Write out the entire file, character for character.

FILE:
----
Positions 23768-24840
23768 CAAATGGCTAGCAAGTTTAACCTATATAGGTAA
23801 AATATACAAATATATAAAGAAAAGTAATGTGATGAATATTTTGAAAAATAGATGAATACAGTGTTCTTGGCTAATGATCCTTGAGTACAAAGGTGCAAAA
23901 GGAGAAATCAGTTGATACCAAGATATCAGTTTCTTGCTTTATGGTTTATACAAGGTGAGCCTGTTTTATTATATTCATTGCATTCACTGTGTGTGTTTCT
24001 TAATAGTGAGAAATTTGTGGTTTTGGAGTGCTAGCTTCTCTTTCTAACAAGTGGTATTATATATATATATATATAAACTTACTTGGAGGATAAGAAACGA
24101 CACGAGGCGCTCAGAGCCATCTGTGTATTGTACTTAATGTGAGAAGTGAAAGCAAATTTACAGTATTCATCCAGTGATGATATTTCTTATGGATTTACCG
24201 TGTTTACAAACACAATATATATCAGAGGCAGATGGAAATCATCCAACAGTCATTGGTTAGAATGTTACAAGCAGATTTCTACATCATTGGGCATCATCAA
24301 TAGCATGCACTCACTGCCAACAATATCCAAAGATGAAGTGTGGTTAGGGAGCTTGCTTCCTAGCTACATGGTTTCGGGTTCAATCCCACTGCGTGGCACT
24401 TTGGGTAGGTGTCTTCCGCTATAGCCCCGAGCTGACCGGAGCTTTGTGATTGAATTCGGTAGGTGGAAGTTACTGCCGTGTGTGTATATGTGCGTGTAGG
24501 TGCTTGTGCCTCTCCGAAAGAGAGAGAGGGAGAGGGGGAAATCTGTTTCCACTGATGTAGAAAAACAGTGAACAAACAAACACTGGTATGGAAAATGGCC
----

Positions 23768-24840
23768 CAAATGGCTAGCAAGTTTAACCTATATAGGTAA
23801 AATATACAAATATATAAAGAAAAGTAATGTGATGAATATTTTGAAAAATAGATGAATACAGTGTTCTTGGCTAATGATCCTTGAGTACAAAGGTGCAAAA
23901 GGAGAAATCAGTTGATACCAAGATATCAGTTTCTTGCTTTATGGTTTATACAAGGTGAGCCTGTTTTATTATATTCATTGCATTCACTGTGTGTGTTTCT
24001 TAATAGTGAGAAATTTGTGGTTTTGGAGTGCTAGCTTCTCTTTCTAACAAGTGGTATTATATATATATATATATAAACTTACTTGGAGGATAAGAAACGA
24101 CACGAGGCGCTCAGAGCCATCTGTGTATTGTACTTAATGTGAGAAGTGAAAGCAAATTTACAGTATTCATCCAGTGATGATATTTCTTATGGATTTACCG
24201 TGTTTACAAACACAATATATATCAGAGGCAGATGGAAATCATCCAACAGTCATTGGTTAGAATGTTACAAGCAGATTTCTACATCATTGGGCATCATCAA
24301 TAGCATGCACTCACTGCCAACAATATCCAAAGATGAAGTGTGGTTAGGGAGCTTGCTTCCTAGCTACATGGTTTCGGGTTCAATCCCACTGCGTGGCACT
24401 TTGGGTAGGTGTCTTCCGCTATAGCCCCGAGCTGACCGGAGCTTTGTGATTGAATTCGGTAGGTGGAAGTTACTGCCGTGTGTGTATATGTGCGTGTAGG
24501 TGCTTGTGCCTCTCCGAAAGAGAGAGAGGGAGAGGGGGAAATCTGTTTCCACTGATGTAGAAAAACAGTGAACAAACAAACACTGGTATGGAAAATGGCC